to the Editor

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Thursday, December 20, 2001

Religion stories are unbiased, engaging

I would like to say how much I enjoy reading Mary Adamski's "View from the Pew" column and the articles published in the "Keeping Faith" section. I especially respect Mary's eagerness to cover a multiplicity of faiths. Her reporting is always balanced and unbiased, thoughtful and engaging.

Mary is a veteran journalist and it shows in every paragraph. Her stories about the interfaith activities in our community are appreciated by everyone involved, including this atheist. Her willingness to cover state-church separation and other controversial issues is particularly important, since the mainland paper (the Honolulu Advertiser) seems only remotely interested in the topic.

Lest anyone think that I am sucking up to Mary with this letter, know this: She has been a regular critic of my sometimes radical methods -- and most of the time she has been right.

Interfaith activities are changing this nation. Theists and atheists alike should get to know one another because pluralism is the key to peace. The pages of the Star-Bulletin faith section reflect this principle.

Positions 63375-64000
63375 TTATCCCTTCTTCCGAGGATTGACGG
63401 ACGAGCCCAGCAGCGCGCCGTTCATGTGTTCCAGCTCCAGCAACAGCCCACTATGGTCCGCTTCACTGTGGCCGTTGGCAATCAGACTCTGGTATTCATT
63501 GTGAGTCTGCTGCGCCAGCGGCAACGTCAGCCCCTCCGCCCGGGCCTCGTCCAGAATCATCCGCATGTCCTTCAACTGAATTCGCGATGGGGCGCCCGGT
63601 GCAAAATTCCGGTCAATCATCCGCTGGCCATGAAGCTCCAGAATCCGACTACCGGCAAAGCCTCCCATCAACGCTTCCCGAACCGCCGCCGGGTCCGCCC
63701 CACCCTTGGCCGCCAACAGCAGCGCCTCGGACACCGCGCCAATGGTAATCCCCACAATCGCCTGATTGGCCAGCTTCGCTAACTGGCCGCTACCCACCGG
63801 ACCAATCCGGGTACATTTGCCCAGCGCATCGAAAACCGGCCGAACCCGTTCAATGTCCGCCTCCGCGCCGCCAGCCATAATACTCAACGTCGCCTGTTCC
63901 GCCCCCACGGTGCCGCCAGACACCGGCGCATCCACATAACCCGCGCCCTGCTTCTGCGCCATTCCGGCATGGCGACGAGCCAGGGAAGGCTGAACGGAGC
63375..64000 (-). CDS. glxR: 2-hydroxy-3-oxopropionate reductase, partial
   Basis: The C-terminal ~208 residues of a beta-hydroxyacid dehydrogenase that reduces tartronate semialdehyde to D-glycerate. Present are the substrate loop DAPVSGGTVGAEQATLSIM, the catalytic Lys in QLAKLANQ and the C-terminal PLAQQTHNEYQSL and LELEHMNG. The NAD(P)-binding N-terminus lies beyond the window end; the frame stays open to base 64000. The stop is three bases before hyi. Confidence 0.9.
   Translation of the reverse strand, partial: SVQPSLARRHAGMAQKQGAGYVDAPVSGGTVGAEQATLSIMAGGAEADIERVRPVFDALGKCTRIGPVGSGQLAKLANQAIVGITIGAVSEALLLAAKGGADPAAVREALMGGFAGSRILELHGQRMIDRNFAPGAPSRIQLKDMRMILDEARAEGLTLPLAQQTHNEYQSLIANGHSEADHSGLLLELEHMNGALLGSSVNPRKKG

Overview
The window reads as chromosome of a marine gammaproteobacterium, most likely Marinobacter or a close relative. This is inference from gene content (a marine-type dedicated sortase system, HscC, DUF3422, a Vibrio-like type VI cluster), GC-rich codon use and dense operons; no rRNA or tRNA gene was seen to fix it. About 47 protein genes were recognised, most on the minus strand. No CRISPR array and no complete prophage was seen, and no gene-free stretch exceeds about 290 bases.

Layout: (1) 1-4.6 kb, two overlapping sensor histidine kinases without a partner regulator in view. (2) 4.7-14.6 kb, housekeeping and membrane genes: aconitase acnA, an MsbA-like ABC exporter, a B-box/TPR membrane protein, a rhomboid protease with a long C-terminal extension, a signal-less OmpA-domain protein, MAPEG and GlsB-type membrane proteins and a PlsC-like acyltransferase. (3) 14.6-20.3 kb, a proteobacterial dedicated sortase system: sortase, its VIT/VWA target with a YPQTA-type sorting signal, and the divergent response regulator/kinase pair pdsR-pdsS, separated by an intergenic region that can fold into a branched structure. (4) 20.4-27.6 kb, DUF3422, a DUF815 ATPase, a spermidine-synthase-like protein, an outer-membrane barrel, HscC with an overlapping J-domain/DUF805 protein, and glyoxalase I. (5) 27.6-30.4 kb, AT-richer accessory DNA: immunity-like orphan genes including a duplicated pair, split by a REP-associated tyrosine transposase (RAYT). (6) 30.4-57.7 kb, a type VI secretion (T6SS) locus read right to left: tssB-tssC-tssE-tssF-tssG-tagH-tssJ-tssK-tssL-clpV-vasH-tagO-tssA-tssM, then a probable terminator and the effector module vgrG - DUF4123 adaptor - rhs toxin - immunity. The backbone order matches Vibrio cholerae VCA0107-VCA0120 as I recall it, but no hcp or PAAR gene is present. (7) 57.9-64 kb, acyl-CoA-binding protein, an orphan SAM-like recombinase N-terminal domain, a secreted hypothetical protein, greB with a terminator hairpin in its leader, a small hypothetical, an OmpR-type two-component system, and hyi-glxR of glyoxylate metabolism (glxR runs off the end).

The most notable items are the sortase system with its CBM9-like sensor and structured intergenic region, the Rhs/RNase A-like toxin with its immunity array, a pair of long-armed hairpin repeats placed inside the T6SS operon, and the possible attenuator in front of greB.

Mitch Kahle
Hawaii Citizens for the Separation of State and Church

Community rises to AUW's challenge

When the 2001 Aloha United Way campaign began, its goal of raising $13.6 million seemed like a healthy challenge, but not unattainable. Then the events of Sept. 11 changed things dramatically. Focus was now on helping the victims of this terrible attack, and it seemed clear that raising funds to help those in need here at home would be much more difficult than in years past.

Our community rose to meet this challenge. The 2001 Aloha United Way campaign was a success, thanks to the generosity and aloha of Hawaii's people. Thanks also to the hard work and dedication of the Aloha United Way staff and volunteers, especially this year's campaign chairman, Gary Slovin, and his team. Hawaii is lucky to have leaders like Gary who are willing to give of their time and talents to make our community a better place for all of us.

With the generous support and spirit of our community and the hard work of hundreds of volunteers, AUW will continue to make a real and measurable difference in the lives of so many of Hawaii's families.